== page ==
Tim Koch writes:
To those who give the matter any thought at all, there is a tendency to think that the story of amateur rowing in Britain has been, until comparatively recently at least, the story of about half-a-dozen clubs, all of them big, old and rather grand, their membership continuously refreshed by the products of long-established private schools and ancient elite universities. This view, while understandable, does a great disservice to those many hundreds of rowing clubs that emerged as a result of increasing leisure time that became available to many in the late Victorian age (many of which even had the impertinence to be based outside of London and the South East of England). They provided immeasurable hours of pleasure to those who were never going to seriously challenge the ‘big beasts’ of Putney and Henley or the Isis and the Cam but who were none the worse for that. One such club was Cygnet Rowing Club (CRC), who has just published the club’s 125-year history, a preview of which is available to view on the club website.
While every club’s history is unique, like Cygnet each one ‘has been and remains a microcosm of life, reflecting changing professional, sporting and social mores over more than a century’. Formed in 1890 by ten employees of the General Post Office (GPO), who were ‘enthused with a desire to cultivate the art and practice of rowing’, the thriving young club soon had to deal with one of the ‘sporting and social mores’ that bedevilled rowing for half a century, that of the arcane distinction between ‘amateur and professional’. Membership of the Amateur Rowing Association (ARA) was needed to race at its regattas but the ARA hierarchy, all drawn from the larger Tideway clubs, held the strange idea that ‘manual labourers’ could not be amateurs. Interestingly, Cygnet ‘aspired to a degree of gentility’ and was not above such discrimination itself as it admitted GPO ‘clerical grades’ as members but not ‘uniform grades’ such as postmen. Despite this, the ARA ruled that, while GPO clerks may not be manual workers in the strict sense, they still did not qualify as ‘gentlemen amateurs’. The club made unsuccessful applications to join the ARA in 1911, 1913 and 1914 but it was not until 1923 that pressure from the Civil Service Sports Council and the personal intervention of the Duke of York (later King George VI) caused the Association to relent.
Cygnet also provided an interesting example of the ‘tail wagging the dog’. In 1922, the formation of the Civil Service Rowing Association (CSRA) was part of an attempt to bring all civil service rowing clubs (which included the General Post Office) under one umbrella but, by the 1950s, CRC’s dominance over the other clubs in the CSRA made the Association rather redundant and Cygnet and civil service rowing became synonymous.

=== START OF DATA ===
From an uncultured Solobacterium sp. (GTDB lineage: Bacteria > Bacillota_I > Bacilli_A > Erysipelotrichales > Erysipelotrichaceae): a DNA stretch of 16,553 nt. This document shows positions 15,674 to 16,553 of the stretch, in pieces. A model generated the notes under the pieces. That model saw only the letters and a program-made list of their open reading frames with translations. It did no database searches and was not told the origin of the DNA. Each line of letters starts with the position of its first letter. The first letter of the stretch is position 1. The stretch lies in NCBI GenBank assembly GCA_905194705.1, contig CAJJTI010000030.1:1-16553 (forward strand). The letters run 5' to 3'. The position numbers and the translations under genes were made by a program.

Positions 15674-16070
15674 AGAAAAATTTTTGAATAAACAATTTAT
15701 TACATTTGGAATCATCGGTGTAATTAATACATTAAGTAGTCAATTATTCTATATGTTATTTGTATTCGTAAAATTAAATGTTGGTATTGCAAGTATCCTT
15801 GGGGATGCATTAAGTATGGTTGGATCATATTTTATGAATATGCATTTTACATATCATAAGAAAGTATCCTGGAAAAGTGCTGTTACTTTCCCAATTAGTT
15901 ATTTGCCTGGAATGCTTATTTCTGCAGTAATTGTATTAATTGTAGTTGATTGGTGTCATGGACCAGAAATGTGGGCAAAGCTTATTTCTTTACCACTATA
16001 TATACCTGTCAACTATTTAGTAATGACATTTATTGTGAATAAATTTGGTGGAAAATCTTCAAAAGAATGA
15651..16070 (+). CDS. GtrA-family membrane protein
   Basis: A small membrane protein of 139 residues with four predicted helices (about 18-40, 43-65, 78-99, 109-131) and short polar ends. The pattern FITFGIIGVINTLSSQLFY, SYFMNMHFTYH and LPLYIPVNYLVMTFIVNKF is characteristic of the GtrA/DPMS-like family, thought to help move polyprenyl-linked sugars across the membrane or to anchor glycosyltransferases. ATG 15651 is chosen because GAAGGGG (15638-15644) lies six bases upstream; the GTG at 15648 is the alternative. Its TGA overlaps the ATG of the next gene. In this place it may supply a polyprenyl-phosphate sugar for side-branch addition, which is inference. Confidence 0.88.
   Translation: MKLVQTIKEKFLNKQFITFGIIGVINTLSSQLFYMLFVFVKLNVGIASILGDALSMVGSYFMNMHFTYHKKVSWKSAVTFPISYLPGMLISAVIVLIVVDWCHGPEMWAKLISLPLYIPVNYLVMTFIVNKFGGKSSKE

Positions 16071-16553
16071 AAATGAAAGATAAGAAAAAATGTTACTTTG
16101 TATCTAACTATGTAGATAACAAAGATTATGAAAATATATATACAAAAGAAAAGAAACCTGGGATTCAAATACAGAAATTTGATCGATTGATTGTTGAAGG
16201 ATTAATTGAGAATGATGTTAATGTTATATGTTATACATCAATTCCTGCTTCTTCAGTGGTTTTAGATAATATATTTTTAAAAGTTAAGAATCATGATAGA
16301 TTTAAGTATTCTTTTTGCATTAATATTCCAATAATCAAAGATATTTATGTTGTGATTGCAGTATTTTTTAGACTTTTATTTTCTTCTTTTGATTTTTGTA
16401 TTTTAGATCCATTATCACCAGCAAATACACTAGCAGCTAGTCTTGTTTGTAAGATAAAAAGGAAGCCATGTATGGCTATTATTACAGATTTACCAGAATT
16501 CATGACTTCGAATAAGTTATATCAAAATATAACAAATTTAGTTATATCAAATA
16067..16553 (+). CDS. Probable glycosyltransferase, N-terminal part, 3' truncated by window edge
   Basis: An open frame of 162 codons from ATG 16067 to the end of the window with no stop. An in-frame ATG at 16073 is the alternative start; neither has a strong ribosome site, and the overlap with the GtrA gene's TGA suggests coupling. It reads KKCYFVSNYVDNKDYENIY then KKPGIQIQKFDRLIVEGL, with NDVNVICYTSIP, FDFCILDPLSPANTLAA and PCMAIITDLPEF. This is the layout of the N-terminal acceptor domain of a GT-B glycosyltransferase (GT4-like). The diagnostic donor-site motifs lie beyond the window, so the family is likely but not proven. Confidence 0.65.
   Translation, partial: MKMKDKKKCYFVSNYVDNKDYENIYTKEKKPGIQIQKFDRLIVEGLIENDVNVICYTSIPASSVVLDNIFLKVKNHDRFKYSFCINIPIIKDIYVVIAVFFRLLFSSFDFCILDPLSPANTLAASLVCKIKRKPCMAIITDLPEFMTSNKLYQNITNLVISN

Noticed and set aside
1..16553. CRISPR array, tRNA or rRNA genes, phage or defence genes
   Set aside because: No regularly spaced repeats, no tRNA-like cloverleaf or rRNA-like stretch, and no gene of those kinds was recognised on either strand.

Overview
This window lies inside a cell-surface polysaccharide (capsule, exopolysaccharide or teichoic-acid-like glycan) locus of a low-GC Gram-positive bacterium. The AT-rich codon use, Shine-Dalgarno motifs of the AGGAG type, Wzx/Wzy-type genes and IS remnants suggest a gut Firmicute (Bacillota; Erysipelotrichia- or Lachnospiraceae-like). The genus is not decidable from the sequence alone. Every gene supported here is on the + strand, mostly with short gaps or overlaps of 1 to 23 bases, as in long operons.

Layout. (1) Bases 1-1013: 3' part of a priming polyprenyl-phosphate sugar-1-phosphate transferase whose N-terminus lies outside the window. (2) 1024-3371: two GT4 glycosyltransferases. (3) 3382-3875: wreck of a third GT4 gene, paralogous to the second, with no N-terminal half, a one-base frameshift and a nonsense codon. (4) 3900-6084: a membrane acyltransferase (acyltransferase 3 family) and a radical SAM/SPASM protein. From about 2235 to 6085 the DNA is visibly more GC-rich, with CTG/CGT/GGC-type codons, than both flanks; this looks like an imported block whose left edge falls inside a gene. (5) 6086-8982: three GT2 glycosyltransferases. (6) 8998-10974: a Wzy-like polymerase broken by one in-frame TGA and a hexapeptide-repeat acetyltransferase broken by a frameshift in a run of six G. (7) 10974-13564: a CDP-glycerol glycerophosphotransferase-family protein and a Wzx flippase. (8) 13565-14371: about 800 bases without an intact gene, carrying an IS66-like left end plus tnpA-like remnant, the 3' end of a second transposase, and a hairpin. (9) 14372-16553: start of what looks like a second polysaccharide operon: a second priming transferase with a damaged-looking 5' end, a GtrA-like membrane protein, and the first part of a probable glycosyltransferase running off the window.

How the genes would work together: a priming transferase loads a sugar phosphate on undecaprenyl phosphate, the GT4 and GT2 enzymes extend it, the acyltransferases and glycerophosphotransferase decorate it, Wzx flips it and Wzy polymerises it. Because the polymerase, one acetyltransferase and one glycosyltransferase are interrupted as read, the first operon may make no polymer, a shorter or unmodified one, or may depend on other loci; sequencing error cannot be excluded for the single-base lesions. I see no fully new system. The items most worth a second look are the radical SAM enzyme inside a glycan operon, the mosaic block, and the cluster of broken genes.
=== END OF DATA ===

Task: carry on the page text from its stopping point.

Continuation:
This record of the six generations of Cygnet’s history is written in a simple but very readable way, aided by the polished layout of a well-illustrated book. Author and club stalwart, Paul Rawkins admits that his research was made considerably easier by the impeccable records kept by a club that has been run by civil servants for most of its existence; ‘scribes first, oarsmen second’. When I was a regatta secretary in the pre-personal computer age, I was always very grateful for the immaculate and accurate entry forms from Cygnet, they never scribbled crew lists on the back of beer mats as did so many other clubs. The book’s writing is ultimately driven by chronology but the author avoids skimming over ‘so much of the fabric and human input that have made Cygnet what it is today’ by regularly inserting into the timeline chapters that are little essays or asides on their own, some providing historical background, some dwelling on some unique or quirky aspect of the club’s story such as its ownership an ‘up river base’ on an island near Shepperton or its relationship with its co-tenants at Chiswick, Barnes Bridge Ladies (formerly Civil Service Ladies). Several times over the years, marriage between the two clubs has been considered and rejected but, on a more personal level, there have been many cases of matrimony and in 1981 Cygnet and Civil Service Ladies were respectively captained by a husband and wife.
I hope that Paul’s entertaining and informative work will inspire other small clubs to record their history for posterity. Why should the ‘big beasts’ have all the best (or, indeed, the only) books?
A History of Cygnet Rowing Club 1890 – 2015 is a high-quality hardback book with 84 full-colour pages. It is available via the Cygnet website and Rock the Boat. The price is £18.50 including post and packaging.
A shorter version of this book review was published in the Rowing & Regatta January/February 2016 issue.